DTPA and fraud statutes  State HIPAA or medical record laws  Rules of regulatory agencies  E.g., Board of Medical Examiners

Specific Legal Issues: Ad S ifi L lI Advertising ti i
 

General overriding issue: Advertising may not be false or g g y misleading. Does your Web 2.0 effort count as “advertising”?

Specific Legal Issues: User-Generated Content

Communications Decency Act of 1996:
ISP companies are generally immune from liability for third-party content that appears on their internet forums or websites.  ISPs that shape or direct the contributions of content may not be subject to the safe harbor.

Control your content, or make appropriate disclaimers.

Specific Legal Issues: Ownership of Content
    

Copyright: website content is copyrightable. Who owns the copyright to the content third py g parties put on your site? Are they works for hire ? hire”? Protecting your own copyright Preventing the unwitting use of content the copyright of which is owned by another party

Specific Legal Issues: SEC Issues
Regulation FD (fair/full disclosure):  Information on company website is likely a public p y y p disclosure by the company for purposes of Regulation FD  If so, information posted on the website cannot contain false or misleading information or omit information necessary to make the information provided not misleading

Specific Legal Issues: SEC Issues
Antifraud provisions:  Antifraud provisions apply to statements on p pp y company websites  Previously posted materials that remain available yp aren’t necessarily “republished” for antifraud purposes, but might need to be segregated on the company website to avoid confusion.

Specific Legal Issues: SEC Issues
Hyperlinks to third party sites:  Simply linking does not mean endorsement py g  But, it could, even if you don’t mean it  Whether it is will depend on:
What your site says about the hyperlink  Whether you have a disclaimer  How the hyperlink is presented

Consider click-thru screens or exit notices

Specific Legal Issues: SEC Issues
Company sponsored blogs:  Employees posting speak  for the company Electronic Shareholder Forums  Generally, information posted here is not considered to be a company statement or disclosure, but could be if the company adopts or endorses the statement Consider disclaimers either way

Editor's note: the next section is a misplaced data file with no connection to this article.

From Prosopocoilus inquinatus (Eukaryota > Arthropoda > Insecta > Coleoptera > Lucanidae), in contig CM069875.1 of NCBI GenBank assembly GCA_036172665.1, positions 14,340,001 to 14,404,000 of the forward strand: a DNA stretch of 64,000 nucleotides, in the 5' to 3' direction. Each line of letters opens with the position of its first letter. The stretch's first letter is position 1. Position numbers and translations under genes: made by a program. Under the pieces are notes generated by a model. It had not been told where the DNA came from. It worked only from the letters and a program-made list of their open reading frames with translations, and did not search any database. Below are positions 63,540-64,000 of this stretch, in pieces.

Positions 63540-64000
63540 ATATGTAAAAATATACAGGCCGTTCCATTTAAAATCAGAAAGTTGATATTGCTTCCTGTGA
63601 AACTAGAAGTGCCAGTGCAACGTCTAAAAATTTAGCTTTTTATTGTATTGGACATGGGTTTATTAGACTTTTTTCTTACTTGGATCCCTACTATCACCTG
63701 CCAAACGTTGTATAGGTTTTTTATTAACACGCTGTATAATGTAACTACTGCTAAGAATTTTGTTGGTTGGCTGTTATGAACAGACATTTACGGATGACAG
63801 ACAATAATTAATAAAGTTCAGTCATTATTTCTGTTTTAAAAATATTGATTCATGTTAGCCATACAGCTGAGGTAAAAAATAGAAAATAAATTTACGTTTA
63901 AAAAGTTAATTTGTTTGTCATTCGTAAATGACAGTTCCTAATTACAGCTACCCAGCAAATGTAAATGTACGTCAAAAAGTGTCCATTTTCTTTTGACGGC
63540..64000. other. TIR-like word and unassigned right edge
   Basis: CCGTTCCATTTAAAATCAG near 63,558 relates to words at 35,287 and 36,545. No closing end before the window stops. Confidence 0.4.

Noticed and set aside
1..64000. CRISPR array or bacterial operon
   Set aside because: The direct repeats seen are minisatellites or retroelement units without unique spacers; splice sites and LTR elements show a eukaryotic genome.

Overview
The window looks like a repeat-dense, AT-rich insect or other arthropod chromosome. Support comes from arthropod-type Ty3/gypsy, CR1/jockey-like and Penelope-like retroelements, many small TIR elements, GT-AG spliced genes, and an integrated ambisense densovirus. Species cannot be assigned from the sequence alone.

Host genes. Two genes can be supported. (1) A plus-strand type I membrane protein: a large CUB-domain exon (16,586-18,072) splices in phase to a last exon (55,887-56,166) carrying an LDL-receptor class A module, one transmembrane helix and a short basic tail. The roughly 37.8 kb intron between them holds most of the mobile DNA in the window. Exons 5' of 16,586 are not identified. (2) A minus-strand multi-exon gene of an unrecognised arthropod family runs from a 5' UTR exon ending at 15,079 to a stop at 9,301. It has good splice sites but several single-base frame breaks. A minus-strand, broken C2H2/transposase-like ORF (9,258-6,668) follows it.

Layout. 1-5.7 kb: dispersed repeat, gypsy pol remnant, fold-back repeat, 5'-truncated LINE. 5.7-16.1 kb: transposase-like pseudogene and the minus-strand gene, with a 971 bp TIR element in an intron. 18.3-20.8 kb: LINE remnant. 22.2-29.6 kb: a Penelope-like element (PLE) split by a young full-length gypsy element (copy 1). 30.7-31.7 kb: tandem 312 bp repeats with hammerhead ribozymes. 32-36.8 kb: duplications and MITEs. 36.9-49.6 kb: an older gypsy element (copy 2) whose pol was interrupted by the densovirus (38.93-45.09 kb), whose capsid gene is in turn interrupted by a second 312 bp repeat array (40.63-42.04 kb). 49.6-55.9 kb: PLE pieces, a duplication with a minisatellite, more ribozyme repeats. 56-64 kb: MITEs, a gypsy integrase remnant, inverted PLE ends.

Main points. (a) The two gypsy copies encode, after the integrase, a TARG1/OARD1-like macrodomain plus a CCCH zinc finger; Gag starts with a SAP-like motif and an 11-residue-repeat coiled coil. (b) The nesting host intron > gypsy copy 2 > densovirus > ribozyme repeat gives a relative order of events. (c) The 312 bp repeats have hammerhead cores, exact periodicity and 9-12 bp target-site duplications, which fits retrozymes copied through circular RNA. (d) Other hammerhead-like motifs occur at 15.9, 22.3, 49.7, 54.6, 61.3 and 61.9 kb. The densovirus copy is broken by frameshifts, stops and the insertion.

Specific Advice

Monitor the web for comments about your company (don’t forget Web 1.0)
    

Know what is being said about you for commercial g y reaction purposes Know if your copyrighted material is being breached Correct improper information if possible Be aware that failure to do so might constitute adoption of the information or statements Look for inadvertent or intentional violations by your own people

Specific Advice

Adopt policies and procedures
   

Control your website Control your official external Web 2.0 activities Gain authorization from patients to avoid HIPAA Gain permission for third party potentially third-party potentiallycopyrighted information

Specific Advice

Legal Review
 

At least high-level and periodic legal review Depending on operations, at least have approval of forms, formats, and posting rules , , p g Appropriate delegation of authority Board approval

 

Finally, Finally Consider Dr. Flea Dr
  

 

Robert Lindeman, MD, Boston-area pediatrician Lindeman MD Sued for malpractice His “anonymous” blog “Dr Flea ” ridiculed the anonymous blog, Dr. Flea, plaintiffs and their lawyer, disclosed defense trial strategy, and bad-mouthed the jurors gy, j Plaintiff’s lawyer exposed him during the trial as Dr. Flea Lindeman knew she would expose him to the jury, so he settled for a substantial sum

Overcoming the Legal Risks of New Media and Electronic Communication
Jeffery P. Drummond Jackson Walker L.L.P. 901 Main Street, Suite 6000 Street Dallas, Texas 75202 (214) 953-5781 j jdrummond@jw.com @j www.hipaablog.blogspot.com